Several Russian government websites have been brought offline, including those of the Kremlin, State Duma, and Ministry of Defense.

The outages come days after a smaller DDoS attack briefly brought the websites offline, and Russia geofenced several of the sites to block traffic from outside the country.

Russia Internet.jpg
– NetBlocks

Real-time network data shows "impact to FSO networks consistent with previous cyberattacks," Internet outage tracker NetBlocks tweeted on February 26.

The outages, which come as Russia invades Ukraine, follows after Ukrainian government websites were brought down by DDoS attacks.

It is not known who was behind this most recent attack against Russian websites, nor the previous one.

Members of the hacktivist collective Anonymous this week said that they would launch attacks against the Russian government.

Anonymous claimed credit for some outages, including of Russian news outlet RT, and said that it deface local government sites. It also claimed that it would leak login credentials for the Russian Ministry of Defense website.

Hours before the attacks began, Yegor Aushev, co-founder of a Kyiv-based cybersecurity company, told Reuters that he was asked by a senior Ukrainian Defense Ministry official to call on the hacking community for help with offensive and defensive.

This Saturday, the Minister for Digital Transformation of Ukraine Mykhaylo Fedorov, said: "We have many talented Ukrainians in tech: developers, cyber-specialists, designers, copywriters, marketing specialists, targeting specialists, etc.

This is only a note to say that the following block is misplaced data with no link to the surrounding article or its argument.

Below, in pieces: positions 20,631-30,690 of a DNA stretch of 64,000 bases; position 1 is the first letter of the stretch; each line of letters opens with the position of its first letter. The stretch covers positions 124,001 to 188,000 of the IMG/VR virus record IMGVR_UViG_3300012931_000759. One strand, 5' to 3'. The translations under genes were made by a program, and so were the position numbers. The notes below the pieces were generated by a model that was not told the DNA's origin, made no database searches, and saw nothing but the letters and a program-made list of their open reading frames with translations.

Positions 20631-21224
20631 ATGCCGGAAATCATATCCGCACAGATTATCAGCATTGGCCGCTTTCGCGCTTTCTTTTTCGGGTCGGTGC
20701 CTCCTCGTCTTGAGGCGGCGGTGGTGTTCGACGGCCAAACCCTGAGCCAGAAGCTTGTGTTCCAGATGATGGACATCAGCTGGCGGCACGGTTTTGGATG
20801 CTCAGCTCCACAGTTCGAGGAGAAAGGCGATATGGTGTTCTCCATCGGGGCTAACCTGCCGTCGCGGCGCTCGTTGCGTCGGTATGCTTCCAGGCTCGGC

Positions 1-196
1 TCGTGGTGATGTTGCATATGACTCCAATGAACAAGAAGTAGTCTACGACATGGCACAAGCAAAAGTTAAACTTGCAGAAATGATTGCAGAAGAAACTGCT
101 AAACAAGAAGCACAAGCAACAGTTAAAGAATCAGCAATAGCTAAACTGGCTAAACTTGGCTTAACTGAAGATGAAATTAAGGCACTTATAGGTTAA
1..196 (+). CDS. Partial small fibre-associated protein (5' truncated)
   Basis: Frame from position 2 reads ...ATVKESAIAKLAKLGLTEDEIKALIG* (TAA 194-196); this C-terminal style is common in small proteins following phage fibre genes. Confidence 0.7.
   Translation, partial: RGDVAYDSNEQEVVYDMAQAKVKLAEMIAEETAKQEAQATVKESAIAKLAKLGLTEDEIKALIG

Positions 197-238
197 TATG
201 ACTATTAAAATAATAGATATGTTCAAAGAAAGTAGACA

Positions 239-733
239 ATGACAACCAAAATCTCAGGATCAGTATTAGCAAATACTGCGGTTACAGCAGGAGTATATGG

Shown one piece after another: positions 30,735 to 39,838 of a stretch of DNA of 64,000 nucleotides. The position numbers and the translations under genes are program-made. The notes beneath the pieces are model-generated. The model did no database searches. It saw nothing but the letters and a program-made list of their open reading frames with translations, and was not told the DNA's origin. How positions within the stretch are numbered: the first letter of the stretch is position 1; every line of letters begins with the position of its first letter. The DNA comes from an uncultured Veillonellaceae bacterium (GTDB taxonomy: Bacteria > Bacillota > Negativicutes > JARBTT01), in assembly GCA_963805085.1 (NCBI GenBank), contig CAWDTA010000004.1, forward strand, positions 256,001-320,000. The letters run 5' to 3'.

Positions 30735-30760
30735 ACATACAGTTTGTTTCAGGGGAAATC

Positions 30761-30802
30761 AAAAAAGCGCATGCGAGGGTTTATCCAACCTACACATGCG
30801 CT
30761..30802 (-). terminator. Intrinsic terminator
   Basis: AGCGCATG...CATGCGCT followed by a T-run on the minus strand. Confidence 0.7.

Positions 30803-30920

"We are creating an IT Army."

The 'IT Army' posted a number of target sites to hack or bring down, including Sberbank, Gazprombank, Ministry of Defense, and Yandex.

On the other side of the conflict, ransomware groups Conti and CoomingProject said that they would support the Russian government.

"If anybody will decide to organize a cyberattack or any war activities against Russia, we are going to use our all possible resources to strike back at the critical infrastructures of an enemy," Conti said, in what is believed to be a response to articles claiming President Biden has been presented with options to launch cyberattacks against Russia.

"We do not ally with any government and we condemn the ongoing war," Conti said in a follow-up message. "However, since the West is known to wage its wars primarily by targeting civilians, we will use our resources in order to strike back if the well-being and safety of peaceful citizens will be at stake due to American cyber aggression."

Previous DDoS attacks of Ukraine have also been attributed to vigilante Russian hackers, per the BBC.